Considering refinancing your home? Refinancing usually saves money in the long run, and with interest rates hitting record lows, you’ll want to act quickly. In the following article, we’ll walk you through the refinancing process to help you determine a strategic time to refinance.
What is refinancing?
Let’s back up to review what refinancing is all about. “Refinancing” refers to the process of replacing an old mortgage with a new one. This is usually a smart move financially because it allows homeowners to take advantage of a current interest rate that is lower than the rate they agreed to when they signed up for the original mortgage agreement.
But you’ll need to take your credit history into account when weighing all the options. Borrowers with very strong credit scores who have an original mortgage with a “variable” loan rate (subject to the fluctuations of the market) may be able to convert their loan to a fixed rate, which means less guesswork and usually less money. Borrowers with lower credit scores or accumulated debt will need to strategize when refinancing to make sure the new rate is better than the original.
People choose to refinance their homes for many reasons: to reduce the amount they owe each month for a mortgage payment, to lower the overall interest rate of the loan, to take cash “out of” the home to help cover other large purchases, or simply to switch mortgage companies. Most people choose to refinance when they have “equity” on their home, which is the difference between the worth of the home and the amount that is owed through the home loan.
How do I get started?
If you suspect refinancing might benefit you, you first need to assess your current mortgage rate in order to determine the “Combined Loan to Value” (CLTV) ratio. This ratio is an indicator of whether you have “equity” on your home or not by comparing your mortgage loan balance to your home’s value. It takes into account all credit lines that you may have used to pay for your home. The percentage value is calculated by taking your current mortgage balance plus your potential home equity loan amount, then dividing that number by your home value. A lower number is better since that indicates a higher home value (denominator). A low CLTV percentage means you are in a good position to refinance your home.
When is the best time to refinance?
Deciding when to refinance can be tricky, depending on what’s happening with the market trends. While you should never refinance without considering all the factors at play, below are a few common reasons people choose to go through with refinancing.
1. You have an adjustable-rate mortgage
If you have an adjustable-rate mortgage (ARM), check when it is due to “reset.” These types of loans periodically can be switched to either a fixed mortgage or a different ARM, and usually, either option will save you money since it means that your rate would be guaranteed for a longer period of time (irrespective of what the market is doing). If you have an ARM and the reset period is coming up, do some research or consult a professional to determine whether refinancing will save you money long-term.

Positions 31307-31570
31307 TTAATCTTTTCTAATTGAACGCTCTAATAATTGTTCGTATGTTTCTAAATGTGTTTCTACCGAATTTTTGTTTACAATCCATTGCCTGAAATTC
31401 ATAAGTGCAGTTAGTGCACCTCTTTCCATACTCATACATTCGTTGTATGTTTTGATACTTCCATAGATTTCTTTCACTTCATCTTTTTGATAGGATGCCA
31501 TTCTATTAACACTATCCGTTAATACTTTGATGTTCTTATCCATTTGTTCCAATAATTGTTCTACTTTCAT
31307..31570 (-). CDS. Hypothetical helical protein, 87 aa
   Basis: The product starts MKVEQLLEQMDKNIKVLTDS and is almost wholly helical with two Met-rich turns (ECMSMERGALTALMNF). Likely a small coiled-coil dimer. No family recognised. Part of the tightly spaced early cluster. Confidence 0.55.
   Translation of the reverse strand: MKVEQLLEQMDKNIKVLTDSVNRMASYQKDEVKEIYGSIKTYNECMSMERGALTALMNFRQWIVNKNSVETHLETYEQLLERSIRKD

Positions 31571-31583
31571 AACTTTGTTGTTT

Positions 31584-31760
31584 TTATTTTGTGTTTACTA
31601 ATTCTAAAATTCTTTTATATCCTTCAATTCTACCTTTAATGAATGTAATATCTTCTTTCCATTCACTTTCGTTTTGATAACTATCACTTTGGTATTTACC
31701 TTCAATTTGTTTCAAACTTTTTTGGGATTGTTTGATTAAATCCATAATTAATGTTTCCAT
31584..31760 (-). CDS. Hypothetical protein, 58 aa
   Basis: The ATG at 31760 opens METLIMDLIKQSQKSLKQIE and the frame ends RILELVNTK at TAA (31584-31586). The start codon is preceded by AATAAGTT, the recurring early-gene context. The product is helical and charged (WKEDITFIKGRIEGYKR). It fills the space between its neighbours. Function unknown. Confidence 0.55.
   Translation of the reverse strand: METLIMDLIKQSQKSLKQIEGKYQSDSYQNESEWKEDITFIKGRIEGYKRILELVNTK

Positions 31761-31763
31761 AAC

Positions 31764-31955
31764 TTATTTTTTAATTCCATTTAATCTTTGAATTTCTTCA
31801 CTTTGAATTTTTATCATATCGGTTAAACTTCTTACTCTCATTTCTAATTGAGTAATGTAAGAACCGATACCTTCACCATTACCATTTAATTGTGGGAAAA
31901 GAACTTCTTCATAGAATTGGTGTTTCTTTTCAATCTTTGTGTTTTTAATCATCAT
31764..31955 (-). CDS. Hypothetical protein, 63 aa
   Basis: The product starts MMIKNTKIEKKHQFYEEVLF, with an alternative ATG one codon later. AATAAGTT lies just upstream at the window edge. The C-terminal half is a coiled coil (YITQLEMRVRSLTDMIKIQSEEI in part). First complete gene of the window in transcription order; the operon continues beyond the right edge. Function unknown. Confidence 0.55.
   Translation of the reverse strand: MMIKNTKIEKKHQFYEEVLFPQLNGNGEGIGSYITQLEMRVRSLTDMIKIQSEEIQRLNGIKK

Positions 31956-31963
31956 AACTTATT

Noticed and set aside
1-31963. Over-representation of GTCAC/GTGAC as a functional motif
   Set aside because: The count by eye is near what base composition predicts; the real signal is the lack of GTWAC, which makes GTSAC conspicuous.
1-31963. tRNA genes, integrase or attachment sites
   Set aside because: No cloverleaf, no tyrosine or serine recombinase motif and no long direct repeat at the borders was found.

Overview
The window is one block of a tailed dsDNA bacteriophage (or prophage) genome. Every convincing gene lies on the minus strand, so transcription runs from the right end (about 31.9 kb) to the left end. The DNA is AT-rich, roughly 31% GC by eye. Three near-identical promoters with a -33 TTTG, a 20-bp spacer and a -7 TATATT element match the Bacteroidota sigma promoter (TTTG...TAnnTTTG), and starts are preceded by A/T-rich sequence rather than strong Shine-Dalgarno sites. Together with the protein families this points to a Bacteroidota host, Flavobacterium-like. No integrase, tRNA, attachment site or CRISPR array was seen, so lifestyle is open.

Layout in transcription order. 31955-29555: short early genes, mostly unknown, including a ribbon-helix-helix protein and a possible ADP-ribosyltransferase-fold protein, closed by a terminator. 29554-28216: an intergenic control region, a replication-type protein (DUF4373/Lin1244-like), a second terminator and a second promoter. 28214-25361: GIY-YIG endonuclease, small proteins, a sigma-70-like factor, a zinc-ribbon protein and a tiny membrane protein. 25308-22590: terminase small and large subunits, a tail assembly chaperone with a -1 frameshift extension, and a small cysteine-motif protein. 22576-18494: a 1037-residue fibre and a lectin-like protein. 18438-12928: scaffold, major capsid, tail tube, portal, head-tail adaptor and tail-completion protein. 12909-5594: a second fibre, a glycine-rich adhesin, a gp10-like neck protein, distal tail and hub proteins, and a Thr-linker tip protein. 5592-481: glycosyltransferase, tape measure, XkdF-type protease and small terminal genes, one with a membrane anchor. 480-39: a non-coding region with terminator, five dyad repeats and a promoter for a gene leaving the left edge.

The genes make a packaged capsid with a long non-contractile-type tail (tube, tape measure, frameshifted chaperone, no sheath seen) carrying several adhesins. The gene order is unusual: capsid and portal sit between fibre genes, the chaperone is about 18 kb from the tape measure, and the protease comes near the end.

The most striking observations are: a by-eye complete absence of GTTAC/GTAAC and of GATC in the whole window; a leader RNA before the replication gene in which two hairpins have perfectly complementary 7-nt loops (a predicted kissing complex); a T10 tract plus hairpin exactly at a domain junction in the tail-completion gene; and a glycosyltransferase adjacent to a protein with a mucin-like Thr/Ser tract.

2. You have a higher income
Let’s say you were in an entry-level job when you first took out your mortgage, but after a couple of promotions, you are in a much better financial position. This ultimately means that your debt-to-income (DTI) ratio, which can increase your credit score (see point #3!). Having an income boost and a bump in your credit score almost always puts you at an advantage when it comes to refinancing.
3. Your credit has improved
If you were not able to get a competitive mortgage rate due to a low credit score, but your credit has since improved, consider refinancing! You likely qualify for much lower rates with a higher score. This sounds like an obvious one, but you’ll still want to weigh all the options before refinancing (do some research about market trends, etc.) since the credit score is just one factor in the equation.
4. You have other loans
Most people with a mortgage have also borrowed money elsewhere—whether it is via credit cards or student debt. The interest rates for these types of loans are usually much higher than home loans. If this is the case, and you are paying a significant amount of interest each month to cover the other loans, you can “consolidate” your loans so that you’re paying the same interest rates for all loans across the board. This can be done through the process of refinancing.
5. You live in a desirable location
When it comes to real estate, it all comes down to the home worth. That, in turn, depends on where you live. If you live in a location like San Diego where property values are steadily increasing, refinancing will likely work out in your favor.
Take advantage of dropping mortgage rates by digitally connecting with a mortgage broker to learn about your refinancing options.